After its latest earnings release, Apple (AAPL), one of the hottest growth stories on Wall Street, is now officially priced as a zero growth stock. To illustrate why, we have to first look at how to price a zero growth company in the first place. Get ready to get your hands dirty, because we're about to dig into some entry level financial theory.
To begin, we use the average annual return of the US stock market over the past decade to establish an expected rate of return for our investment. The CAGR of the S&P 500 over the last one hundred years is roughly 10%, so that will be our starting point. A fairly priced stock will return 10% a year to investors - no more, no less.
Now the question becomes, at what valuation will our hypothetical zero growth company return 10%? A company with no growth prospects will be expected to return all its earnings to shareholders in dividends at a 100% payout ratio. After all, there's no point in retaining and reinvesting earnings if your company has reached absolute maturity and growth is no longer possible.
Since the company will never grow, capital appreciation of its stock is expected to remain pretty much flat over the long run. Therefore, the only way for our hypothetical company to generate shareholder value is through dividend distributions (and share buybacks, but since a buyback is the same as a reinvested dividend when the shares are purchased at fair value, we'll ignore them for now). For a no growth company paying out 100% of its earnings, the total return of its investors will be equal to its yield. To achieve a 10% yield at a 100% payout ratio, the company's P/E must be equal to 10. And there we have it: a no growth company, all other factors being equal, is fairly valued at a P/E of 10.
Using P/E 10 as a base line, we can examine the valuations of stocks on the market and use them as a means to judge investors' predictions about the company's future. For instance, Microsoft (MSFT) trades at almost exactly 10. Investors are bearish about the company's future growth prospects, though the company isn't seen as anything close to a bankruptcy risk just yet. Though Microsoft is a cash flow machine with enormous market share in computer operating systems and productivity software, its management has proven to be slow to react to technological trends. Much like cell phone giant Nokia (NOK), Microsoft is seen as a relic of a past age, though neither company is out of the game just yet (there was even a time last year when the rumor mills were set ablaze with talks of a merger between the two tech titans).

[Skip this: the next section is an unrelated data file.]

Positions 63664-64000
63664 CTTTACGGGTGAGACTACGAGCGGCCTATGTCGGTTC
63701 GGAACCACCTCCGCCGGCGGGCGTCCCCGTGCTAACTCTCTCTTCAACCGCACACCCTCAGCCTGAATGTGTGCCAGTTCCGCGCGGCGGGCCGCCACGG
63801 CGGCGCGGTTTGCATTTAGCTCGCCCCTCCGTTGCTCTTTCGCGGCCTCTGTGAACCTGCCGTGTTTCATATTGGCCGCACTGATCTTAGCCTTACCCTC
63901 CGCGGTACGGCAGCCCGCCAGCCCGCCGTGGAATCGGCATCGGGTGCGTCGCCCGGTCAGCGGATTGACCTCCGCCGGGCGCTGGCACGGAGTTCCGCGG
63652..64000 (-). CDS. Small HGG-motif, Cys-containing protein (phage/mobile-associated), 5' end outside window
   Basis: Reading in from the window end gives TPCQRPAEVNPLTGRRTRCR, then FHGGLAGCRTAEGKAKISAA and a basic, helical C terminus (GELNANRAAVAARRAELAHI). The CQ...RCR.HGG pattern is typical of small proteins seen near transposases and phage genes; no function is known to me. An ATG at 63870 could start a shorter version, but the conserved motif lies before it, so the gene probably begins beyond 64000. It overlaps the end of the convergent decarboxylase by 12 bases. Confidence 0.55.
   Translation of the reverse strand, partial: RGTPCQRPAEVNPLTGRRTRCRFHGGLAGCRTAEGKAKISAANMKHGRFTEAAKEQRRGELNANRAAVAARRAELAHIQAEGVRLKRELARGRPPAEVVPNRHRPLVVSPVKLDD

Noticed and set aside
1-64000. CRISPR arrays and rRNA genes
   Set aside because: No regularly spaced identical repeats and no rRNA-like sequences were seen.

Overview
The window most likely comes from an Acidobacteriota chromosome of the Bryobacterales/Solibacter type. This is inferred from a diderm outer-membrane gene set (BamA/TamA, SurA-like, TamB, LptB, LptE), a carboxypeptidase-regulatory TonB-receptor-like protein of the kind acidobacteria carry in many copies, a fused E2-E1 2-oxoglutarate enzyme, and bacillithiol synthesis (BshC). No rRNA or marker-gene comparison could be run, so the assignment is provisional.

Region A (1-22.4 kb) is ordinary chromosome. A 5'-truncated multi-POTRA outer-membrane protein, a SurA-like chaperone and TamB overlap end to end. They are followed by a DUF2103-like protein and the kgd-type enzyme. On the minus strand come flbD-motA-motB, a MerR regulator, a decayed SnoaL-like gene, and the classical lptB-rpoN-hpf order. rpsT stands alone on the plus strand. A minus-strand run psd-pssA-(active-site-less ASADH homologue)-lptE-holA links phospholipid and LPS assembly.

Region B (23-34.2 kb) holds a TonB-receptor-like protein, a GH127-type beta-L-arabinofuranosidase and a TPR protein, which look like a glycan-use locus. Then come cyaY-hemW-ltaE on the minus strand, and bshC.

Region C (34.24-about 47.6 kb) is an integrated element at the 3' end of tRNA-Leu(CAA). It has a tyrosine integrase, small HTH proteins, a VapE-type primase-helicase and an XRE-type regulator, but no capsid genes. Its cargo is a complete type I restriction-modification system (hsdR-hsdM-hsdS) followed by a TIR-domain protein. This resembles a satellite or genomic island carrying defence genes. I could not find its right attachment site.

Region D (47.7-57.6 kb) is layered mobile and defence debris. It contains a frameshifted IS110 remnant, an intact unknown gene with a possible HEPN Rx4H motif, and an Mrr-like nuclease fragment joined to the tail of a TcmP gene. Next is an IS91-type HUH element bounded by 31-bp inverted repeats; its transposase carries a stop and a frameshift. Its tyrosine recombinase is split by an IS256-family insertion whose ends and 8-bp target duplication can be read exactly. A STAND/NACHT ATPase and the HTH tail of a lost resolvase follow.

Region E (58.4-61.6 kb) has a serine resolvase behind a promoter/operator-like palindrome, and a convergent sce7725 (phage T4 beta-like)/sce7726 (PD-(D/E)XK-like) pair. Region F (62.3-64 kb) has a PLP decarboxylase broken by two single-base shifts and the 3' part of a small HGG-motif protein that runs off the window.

At the high end of the spectrum is a stock like Sirius XM (SIRI), with a P/E of 50. The satellite radio company has recently emerged above the break even line to begin to turn a profit, Lynx 2.0 is supposed to be the next stage of evolution, Howard Stern is Howard Stern, and investors are bullish about the company's long term prospects. They believe that the company's current earnings vastly understate its future earnings potential, and the stock is awarded a rich valuation as a consequence.
At the opposite end of the spectrum is BlackBerry manufacturer Research in Motion (RIMM), priced at a dirt cheap 3.5x trailing earnings. RIM has been bleeding market share to Apple's iPhone and Google's (GOOG) Android handsets quarter after quarter and its two co-CEOs just resigned from shareholder pressure. Investors are betting big that the company is not only going to fail to achieve growth, but that there's a very high chance that its earnings will significantly decline and that bankruptcy may even become a real risk.
What does any of this have to do with Apple? After the latest record-smashing earnings release, the Cupertino technology company's trailing annual profit is equal to $32.9 billion, over a diluted share count of $941 million, for a trailing EPS of roughly $35/share. Multiply this by a P/E of 10, our zero growth multiple, and we get a price of $350/share. Add in Apple's cash hoard of $100/share, and we arrive at a per share price of $450: exactly where the after market left the stock yesterday after the company released its earnings numbers.
Is it right for a company that's just posted over 100% year over year bottom line growth to be valued like a zero growth stock? Let's face it: there are pages after pages of articles published, here on Seeking Alpha and elsewhere, about what a fantastic company Apple is. Hell, I've even written a bunch of them. There's no need for another one. This article's sole purpose is to analyze the stock's valuation and reconstruct the market's true sentiments towards Apple based on that valuation.
Despite being labeled a Wall Street darling and frequently being tossed in with "growth stocks" that are actually valued like growth stocks like Amazon.com (AMZN), Mr. Market really doesn't think Apple is capable of further growth, even though he won't admit it (when was the last time you read a bearish article on Apple?). Is he right or is he wrong? That's for you to decide.